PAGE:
Title: Burning Glass (Burning Glass #1)
Author: Kathryn Purdie
Genre: Young Adult | Fantasy | Romance
Publisher: Katherine Tegen Books
Publication Date: March 1, 2016
Sonya was born with the rare gift to feel what those around her feel—both physically and emotionally—a gift she’s kept hidden from the empire for seventeen long years. After a reckless mistake wipes out all the other girls with similar abilities, Sonya is hauled off to the palace and forced to serve the emperor as his sovereign Auraseer.
Tasked with sensing the intentions of would-be assassins, Sonya is under constant pressure to protect the emperor. One mistake, one small failure, will cost her own life and the lives of the few people left in the world who still trust her.
But Sonya’s power is untamed and reckless, her feelings easily usurped, and she sometimes can’t decipher when other people’s impulses end and her own begin. In a palace full of warring emotions and looming darkness, Sonya fears that the biggest danger to the empire may be herself.
As she struggles to wrangle her abilities, Sonya seeks refuge in her tenuous alliances with the volatile Emperor Valko and his idealistic younger brother, Anton, the crown prince. But when threats of revolution pit the two brothers against each other, Sonya must choose which brother to trust—and which to betray.
BURNING GLASS is debut author Kathryn Purdie’s stunning tale of dangerous magic, heart-rending romance, and the hard-won courage it takes to let go (goodreads).
Where do I start?
Plot: You see that synopsis? Fascinating isn't it? Makes you want to pre-order it and create a countdown until its release. It promises court intrigue, a swoony romance, and a heroine you can root for. Burning Glass delivers none of that. In fact, I was bored for a good 95% of the novel, regardless if there was a murderer amongst the court and warring lands. I actually contemplated DNFing this one a few times, but I couldn't let my first read of 2016 be a DNF.
Characters: Most of my problems stemmed from my first impression of Sonya. She is at a convent to hone her skills as an auraseeker, but she actively chooses not to listen to her lessons and lets her skill run wild. This results in a terrible tragedy and Sonya being sent as the emperor's protector. I have a question. Sonya is as much a danger to society as she is to herself. She is like a mirror, she mimics emotions but doesn't seem to have any organic emotions of her own. If her maid is happy and giggling, Sonya is happy and giggling. So what sense does it make to have her serve the emperor? If there is a murderer in court thinking murderous thoughts towards the emperor, Sonya would feel those emotions too and most likely act on it. So why is this a good decision?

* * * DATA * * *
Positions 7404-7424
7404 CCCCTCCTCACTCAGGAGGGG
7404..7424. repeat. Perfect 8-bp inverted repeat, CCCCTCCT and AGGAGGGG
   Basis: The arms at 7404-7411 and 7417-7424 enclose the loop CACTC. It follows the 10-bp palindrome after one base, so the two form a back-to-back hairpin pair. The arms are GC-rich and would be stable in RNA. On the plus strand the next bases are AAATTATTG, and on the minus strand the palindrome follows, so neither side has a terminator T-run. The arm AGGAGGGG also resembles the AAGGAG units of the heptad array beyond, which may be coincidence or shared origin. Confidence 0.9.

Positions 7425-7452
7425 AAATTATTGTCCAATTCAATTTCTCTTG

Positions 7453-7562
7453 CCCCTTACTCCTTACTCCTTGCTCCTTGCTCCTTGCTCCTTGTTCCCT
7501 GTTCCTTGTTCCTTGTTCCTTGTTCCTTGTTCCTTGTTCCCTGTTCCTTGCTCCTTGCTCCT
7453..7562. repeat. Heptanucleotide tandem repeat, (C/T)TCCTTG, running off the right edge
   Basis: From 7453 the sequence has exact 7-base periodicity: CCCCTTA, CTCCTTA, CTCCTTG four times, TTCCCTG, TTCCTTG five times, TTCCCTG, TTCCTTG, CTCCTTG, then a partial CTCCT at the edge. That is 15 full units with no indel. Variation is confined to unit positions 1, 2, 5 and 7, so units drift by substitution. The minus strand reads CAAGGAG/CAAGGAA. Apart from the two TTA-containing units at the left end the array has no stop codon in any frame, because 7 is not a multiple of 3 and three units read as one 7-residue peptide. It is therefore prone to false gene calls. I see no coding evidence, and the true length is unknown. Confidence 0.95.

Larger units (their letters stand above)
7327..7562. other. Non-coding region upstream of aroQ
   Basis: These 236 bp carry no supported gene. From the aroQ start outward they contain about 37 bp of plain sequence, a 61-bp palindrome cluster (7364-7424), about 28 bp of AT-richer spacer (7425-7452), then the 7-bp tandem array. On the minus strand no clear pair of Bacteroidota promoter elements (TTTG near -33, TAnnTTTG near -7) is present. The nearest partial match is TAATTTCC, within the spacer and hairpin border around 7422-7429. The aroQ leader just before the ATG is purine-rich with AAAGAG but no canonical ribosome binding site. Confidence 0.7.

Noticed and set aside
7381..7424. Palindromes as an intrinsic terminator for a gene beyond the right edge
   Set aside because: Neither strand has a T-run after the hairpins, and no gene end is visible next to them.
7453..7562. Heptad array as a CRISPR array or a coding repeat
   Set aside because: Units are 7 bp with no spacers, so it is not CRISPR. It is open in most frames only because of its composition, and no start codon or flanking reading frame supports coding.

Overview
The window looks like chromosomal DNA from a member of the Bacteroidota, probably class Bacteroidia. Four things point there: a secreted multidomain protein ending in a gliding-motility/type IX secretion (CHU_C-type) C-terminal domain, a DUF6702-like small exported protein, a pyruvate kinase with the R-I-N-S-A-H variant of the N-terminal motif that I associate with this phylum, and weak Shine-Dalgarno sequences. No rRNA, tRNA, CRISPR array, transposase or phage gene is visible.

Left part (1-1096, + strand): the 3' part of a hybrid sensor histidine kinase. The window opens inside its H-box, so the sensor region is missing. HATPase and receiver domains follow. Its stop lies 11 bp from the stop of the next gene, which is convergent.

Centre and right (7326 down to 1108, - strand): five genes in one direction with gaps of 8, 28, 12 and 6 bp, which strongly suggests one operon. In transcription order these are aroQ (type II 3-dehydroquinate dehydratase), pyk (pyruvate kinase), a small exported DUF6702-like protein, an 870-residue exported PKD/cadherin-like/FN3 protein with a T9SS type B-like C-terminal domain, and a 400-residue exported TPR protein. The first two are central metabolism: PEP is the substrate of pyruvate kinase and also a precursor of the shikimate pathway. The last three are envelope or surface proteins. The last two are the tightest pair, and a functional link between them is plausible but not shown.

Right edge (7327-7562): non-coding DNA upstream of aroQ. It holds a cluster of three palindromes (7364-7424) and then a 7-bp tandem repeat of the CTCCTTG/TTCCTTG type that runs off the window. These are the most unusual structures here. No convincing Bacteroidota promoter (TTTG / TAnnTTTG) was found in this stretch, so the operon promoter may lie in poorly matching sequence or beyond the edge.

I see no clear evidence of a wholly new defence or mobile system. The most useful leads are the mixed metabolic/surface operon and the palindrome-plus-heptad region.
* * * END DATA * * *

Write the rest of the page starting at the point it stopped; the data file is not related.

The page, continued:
But I've gotten ahead of myself. My first impression of Sonya was "this girl is an idiot, I hope she gets better." She doesn't. Like I said, she mimics the emotions around her and doesn't seem to have any true emotions to herself so I never connected to her. All of the other characters are flat and the romance feels very stilted. I understand this is a love triangle, but it doesn't serve the novel anything in the progression. Sonya ends up with the man you expect her to, and I'm not sure if any of Sonya's feelings towards any of the men were actually real.
Worldbuilding: The world of Burning Glass was an interesting mix of our world and fantasy. The lands are clearly straight from Purdie's mind with a lot of research done on her half, but some of the lands have Chinese or French influences which I found interesting.
Short N Sweet: Burning Glass may work for other readers, but unfortunately, the characters and the slow moving plot didn't work for me.